In macrophages cyclic tensile strain increased the expression of mechanotransduction-related NK1R (neurokinin receptor 1) gene, which mediates reduction of cell adhesion presumably by altered SP (substance P) gene and protein expression [22], whereas in chondrocytes mechanical stimulation altered the integrin FAK-MAPK mechanotransduction cascade and activated integrins [23]. Like chondrocytes and macrophages, synovial fibroblasts showed an altered gene expression of interleukin-6 (IL-6), when triggered with mechanical strain. When bruises occur, synovial fluid comprises higher levels of IL-6 and activates an inflammatory response, climaxing in subchondral bone layer changes by dampened type II collagen production [32,33,34]. TNF-α acts synergistically with IL-6 and IL-1β in osteoclast activation [35]. When activated, it diminishes type II collagen synthesis in chondrocytes. Beside this, it induces COX-2, PGE2, and IL-6- synthase, playing an important role in the course of OA [36,37,38]. During OA, the cartilage releases increased amounts of IL-1β, stimulating chondrocytes and promoting inflammation and cartilage destruction [39,40]. In OA pathology increased levels of IL-1β can be detected in the synovial fluid and joint tissue [41,42,43,44]. The proinflammatory marker IL-6 plays a role in the pathophysiology of OA [45]. Increased IL-6 levels can be found in osteoarthritic groups [46], while synovial fluid levels of IL-6 seem not to correlate with OA severity [47]. The application of pressure as mechanical strain has a major impact on gene expression in synovial fibroblasts [48]. Mechanical strain can induce inflammation and can alter extracellular matrix composition. In contrast, application of static tensile strain on fibroblasts of periodontal origin caused an anti-inflammatory reaction [21]. We saw an arthritis-associated inflammation in case of static isotropic tensile strain, as the proinflammatory markers (TNF-α, IL-1β, IL-6, COX-2) were significantly upregulated. By the application of short-term high-frequency tensile strain IL-6 indicated an inflammatory status similar to macrophages [22]. In contrast, observed downregulation of IL-1β indicated absence and damping of inflammation. Beside inflammation induction, IL-6 also acts in innate immune response acquisition, mononuclear cell recruitment and T-cell apoptosis inhibition. Furthermore, IL-6 functions in an anti-inflammatory manner, while activated STAT3-guided signalling supports epithelial cell proliferation and inhibits cell apoptosis [49]. As TNF-α shows no altered gene expression, while IL-1β is downregulated, the induced IL-6 gene expression in the short-term high-frequency tensile strain set-up may be due to activation of regenerative processes in an anti-inflammatory manner [49,50,51]. Contrary to this, beneficial anti-inflammatory effects were achieved when synovial fibroblasts were exposed to dynamic stretching. A correlation with TNF-α, which is involved in IL-6 regulation [39,52], was observed for static isotropic stretching and advanced stretching. Our results indicate that short-term high-frequency cyclic tensile strain induced a mechanical stress response, as a significant increase in the inflammatory and innate immune response activating marker IL-6 could be detected. This concurs with previous findings applying pressure on fibroblasts [24,48]. Interestingly, the application of the dynamic stretching protocol had beneficial effects on IL-6 expression in synovial fibroblasts, contrary to chondrocytes [23]. Based on findings on chondrocytes exposed to shear stress, an activation of proinflammatory cytokines by COX-2 was assumed [17]. In contrast, we detected no significant changes in COX-2 gene expression while expression of several proinflammatory genes were altered.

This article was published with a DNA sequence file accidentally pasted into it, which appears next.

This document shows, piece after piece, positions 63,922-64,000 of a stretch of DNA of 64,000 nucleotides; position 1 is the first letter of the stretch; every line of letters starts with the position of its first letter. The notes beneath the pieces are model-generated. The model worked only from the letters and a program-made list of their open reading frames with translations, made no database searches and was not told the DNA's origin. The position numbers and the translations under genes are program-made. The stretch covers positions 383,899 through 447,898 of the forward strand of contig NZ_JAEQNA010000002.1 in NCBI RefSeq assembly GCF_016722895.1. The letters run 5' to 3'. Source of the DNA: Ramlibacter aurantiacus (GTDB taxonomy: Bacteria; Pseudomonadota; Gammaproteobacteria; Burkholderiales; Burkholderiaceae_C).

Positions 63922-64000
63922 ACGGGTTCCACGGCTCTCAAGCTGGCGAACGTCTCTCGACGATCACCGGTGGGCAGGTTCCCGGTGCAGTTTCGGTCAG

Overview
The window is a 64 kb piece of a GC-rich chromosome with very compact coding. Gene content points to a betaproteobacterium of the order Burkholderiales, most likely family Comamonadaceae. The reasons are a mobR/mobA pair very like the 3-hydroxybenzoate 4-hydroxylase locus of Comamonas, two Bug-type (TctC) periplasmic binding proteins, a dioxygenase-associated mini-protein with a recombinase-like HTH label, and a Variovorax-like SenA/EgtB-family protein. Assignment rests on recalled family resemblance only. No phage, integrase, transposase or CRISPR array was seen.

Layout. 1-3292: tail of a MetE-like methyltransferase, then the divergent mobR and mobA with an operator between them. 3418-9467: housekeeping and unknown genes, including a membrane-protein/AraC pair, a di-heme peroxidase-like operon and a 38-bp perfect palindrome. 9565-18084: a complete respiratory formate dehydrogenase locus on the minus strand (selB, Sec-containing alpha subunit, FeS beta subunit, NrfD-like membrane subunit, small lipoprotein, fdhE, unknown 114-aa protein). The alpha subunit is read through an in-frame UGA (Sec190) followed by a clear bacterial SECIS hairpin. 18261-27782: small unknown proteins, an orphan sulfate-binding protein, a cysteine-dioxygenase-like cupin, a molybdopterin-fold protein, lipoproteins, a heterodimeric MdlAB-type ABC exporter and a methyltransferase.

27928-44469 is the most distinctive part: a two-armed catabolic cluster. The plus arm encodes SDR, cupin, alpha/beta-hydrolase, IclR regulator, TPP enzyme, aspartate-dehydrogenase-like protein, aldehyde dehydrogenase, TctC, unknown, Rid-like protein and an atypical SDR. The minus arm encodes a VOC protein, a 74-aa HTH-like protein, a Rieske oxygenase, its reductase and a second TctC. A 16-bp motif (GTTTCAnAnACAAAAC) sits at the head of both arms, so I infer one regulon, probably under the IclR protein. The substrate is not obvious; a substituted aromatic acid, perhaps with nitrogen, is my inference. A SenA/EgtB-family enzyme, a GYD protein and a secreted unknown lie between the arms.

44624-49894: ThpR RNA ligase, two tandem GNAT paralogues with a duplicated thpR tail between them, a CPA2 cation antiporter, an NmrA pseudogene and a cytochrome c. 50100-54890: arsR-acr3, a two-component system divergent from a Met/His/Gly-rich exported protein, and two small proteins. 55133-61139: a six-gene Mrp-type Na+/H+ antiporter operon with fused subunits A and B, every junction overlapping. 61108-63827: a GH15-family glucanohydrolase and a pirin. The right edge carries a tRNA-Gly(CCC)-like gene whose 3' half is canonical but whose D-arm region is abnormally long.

In ongoing OA inflammation processes, chondrocytes switch to a degradative phenotype and activate matrix-degrading proteinase secretion, inducing articular cartilage destruction by secretion of MMPs and ADAMTS [53,54]. Beside these events, catabolic cytokines and chemokines will activate a positive feedback loop, enhancing articular cartilage damage and promoting synthesis of cartilage inflammation, as well as enhancing chondrocyte apoptosis, matrix protein, and collagen degradation. Type I collagen is present in almost all connective tissues and able to stabilize structures with its enormous tensile strength [55]. In the case of cartilage fissure, local tensile stress can build up, promoting chondrocyte phenotype change and type I collagen formation [56]. In late-stage OA, increased levels of type I collagen are present, whereas type II collagen decreases [57]. Our findings indicate that also synovial fibroblasts, originating from the synovium, change gene expression of collagens due to tensile stress. We see a decrease in COL1A2 expression suggesting extracellular matrix remodelling induced by isotropic and dynamic stretching. In line with these findings, the presence of COL fractions was also diminished by tensile strain.
    Hyaluronic acid synthase 1 (HAS-1) is involved in hyaluronic acid (HA) synthesis and plays a major role in joint lubrication [11]. Altered levels of HA are associated with inflammation and degeneration occurring in arthritis [58,59]. A deficiency of HAS-1 is associated with chronic joint inflammation and intra-articular fibrosis [60]. When static isotropic tension was applied to the synovial fibroblasts, increased levels of HA GAGs and HAS-1 were present, similar to observations done in a compressive setup [48]. In contrast, dynamic tensile strain reduced HA GAGs in the cell supernatant and HAS-1 expression, favouring inflammatory processes.
    As the synovium and the infrapatellar fat pad experiences a close proximity to each other, tissue innervation and close vascularization [6,7] enable tissue cross-talks, when molecular imbalances occur. Therefore, when analysing the effect of mechanical strain on synovial fibroblast monoculture metabolism, it is possible that no adequate picture of inflammation induction or changes in extracellular matrix deposition can be observed, as synergistic effects induced by the crosstalk of infrapatellar fat pad are prevented.

    The entry is from 10.3390/ijms21113874